After the first dam, the current almost disappears. The hard part is over, and it was totally worth it to get our paddling arms back and shake the rust off (not to mention the feeling of accomplishment starting from Superior when all was said and done). The dam portages are moderate, starkly uphill but wide, easy roads to walk. Camping limited in this section of the trip.

The Flatwater
This part of the trip is beautiful and full of historical significance. Lots to see as you paddle through lakes with lots of remote cottages. Camping is extremely limited and not marked (as far as we could see). Most of the sites on Haps maps are grown over (or we just couldn't find them), and at one point we were forced by weather to seek refuge on the lawn of a beautiful cottage property. Portages between are generally well marked, some easier than others. This part of the trip is less remote, and depending on the time of year/week you may get boat traffic from the cottages. We spent a night at the Town of Missinaibie on Dog Lake. Not much there, but Ernie (who basically runs the tiny town) cooks a mean burger and served cold beer- a welcome reward after battling the Michipicoten.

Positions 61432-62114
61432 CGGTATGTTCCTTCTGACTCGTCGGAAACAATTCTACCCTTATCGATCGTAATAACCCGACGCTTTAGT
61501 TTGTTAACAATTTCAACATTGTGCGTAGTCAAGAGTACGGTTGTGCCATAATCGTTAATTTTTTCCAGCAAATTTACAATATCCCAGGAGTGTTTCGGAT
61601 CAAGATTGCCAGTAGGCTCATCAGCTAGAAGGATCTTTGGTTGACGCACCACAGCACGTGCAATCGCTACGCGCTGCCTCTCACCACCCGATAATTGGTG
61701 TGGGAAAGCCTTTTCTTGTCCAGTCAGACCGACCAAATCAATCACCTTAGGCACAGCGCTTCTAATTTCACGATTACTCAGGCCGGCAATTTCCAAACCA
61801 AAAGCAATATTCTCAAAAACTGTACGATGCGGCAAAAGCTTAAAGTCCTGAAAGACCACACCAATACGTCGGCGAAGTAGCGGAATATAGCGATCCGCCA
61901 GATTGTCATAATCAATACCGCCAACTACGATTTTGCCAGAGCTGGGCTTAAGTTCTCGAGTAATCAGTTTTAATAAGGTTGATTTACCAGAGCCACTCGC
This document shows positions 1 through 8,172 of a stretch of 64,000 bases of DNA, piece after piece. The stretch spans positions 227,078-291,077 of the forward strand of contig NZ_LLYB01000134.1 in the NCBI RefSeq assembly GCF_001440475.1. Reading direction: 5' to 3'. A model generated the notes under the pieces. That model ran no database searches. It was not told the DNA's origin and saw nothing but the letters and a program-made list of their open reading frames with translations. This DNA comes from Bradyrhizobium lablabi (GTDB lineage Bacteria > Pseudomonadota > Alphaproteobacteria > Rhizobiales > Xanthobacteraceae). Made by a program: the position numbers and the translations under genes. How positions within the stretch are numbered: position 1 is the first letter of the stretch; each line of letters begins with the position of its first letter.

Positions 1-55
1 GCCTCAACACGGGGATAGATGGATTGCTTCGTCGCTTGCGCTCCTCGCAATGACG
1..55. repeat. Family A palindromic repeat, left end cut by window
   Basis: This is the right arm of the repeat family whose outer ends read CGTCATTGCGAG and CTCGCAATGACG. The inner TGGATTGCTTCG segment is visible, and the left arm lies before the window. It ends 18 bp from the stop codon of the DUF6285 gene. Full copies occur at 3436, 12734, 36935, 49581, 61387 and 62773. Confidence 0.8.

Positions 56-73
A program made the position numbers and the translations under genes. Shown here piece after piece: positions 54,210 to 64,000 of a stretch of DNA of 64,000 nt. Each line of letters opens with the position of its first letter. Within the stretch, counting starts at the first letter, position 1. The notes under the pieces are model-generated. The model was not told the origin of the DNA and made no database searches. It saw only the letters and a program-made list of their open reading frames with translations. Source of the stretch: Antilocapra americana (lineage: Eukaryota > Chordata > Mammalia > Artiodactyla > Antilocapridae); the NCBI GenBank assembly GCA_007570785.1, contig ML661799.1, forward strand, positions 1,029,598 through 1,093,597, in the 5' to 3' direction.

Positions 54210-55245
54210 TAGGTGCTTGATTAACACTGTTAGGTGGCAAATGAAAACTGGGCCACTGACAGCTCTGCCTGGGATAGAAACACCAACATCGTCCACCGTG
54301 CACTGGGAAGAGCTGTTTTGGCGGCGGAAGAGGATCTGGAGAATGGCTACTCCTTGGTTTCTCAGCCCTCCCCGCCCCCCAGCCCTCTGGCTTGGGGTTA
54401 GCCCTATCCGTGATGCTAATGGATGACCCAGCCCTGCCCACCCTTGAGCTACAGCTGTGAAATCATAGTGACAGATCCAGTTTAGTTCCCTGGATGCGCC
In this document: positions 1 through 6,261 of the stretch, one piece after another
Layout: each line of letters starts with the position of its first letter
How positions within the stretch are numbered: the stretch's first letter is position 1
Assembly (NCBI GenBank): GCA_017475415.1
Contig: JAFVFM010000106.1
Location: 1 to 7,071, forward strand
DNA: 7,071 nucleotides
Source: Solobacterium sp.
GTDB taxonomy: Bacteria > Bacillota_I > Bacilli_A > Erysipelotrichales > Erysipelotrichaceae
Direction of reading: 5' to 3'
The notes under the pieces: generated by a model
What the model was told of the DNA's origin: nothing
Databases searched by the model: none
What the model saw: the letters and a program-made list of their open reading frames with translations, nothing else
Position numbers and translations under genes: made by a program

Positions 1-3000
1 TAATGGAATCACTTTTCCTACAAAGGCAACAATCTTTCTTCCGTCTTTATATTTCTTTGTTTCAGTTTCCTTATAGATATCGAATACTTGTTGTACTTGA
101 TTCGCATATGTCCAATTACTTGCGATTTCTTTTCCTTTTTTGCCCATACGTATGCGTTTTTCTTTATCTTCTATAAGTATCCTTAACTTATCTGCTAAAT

The Downhill
There are much more detailed reports of the river, and I'd be happy to answer any detailed questions, but you can't go wrong following Hap Wilson's guidance. His detailed rapid reports are pretty spot on, but they are also ~25 years old, so it is work scouting anything above C1. We had exceptionally high water levels, so the rapids were a blast. Our weighty canoe took on lots of water, so we had to leave adequate time to bail the boat.

Trip Journal/Log/Report/Diary: 

NOTE: WE DID THIS ROUTE IN A CANOE AND A SEA KAYAK (group of 3 people). One of our foursome had to back out last minute and we couldn't find a replacement in time. We read a lot of warnings and couldn't find a good enough answer, so we decided to go for it. It worked out great. Other than the lack of storage space in a Kayak and the annoyance of portaging (we used the imperfect but adequate "Kayoke"), the kayak outperformed the canoe in rapids. Gave a different perspective on the water and worked different muscles. It was a welcome change rotating in and out of the Kayak.

Too long to type out a daily report. But overall, we made it to Missinaibie (Town of) on Day 5, Mattice on Day 15, and Moosonee on Day 29. No rest days, but some lighter days with less distance. Probably averages about 25km/day (significantly less at the beginning, much more on the latter river portion).

Feel free to reach out for details.

Maps Required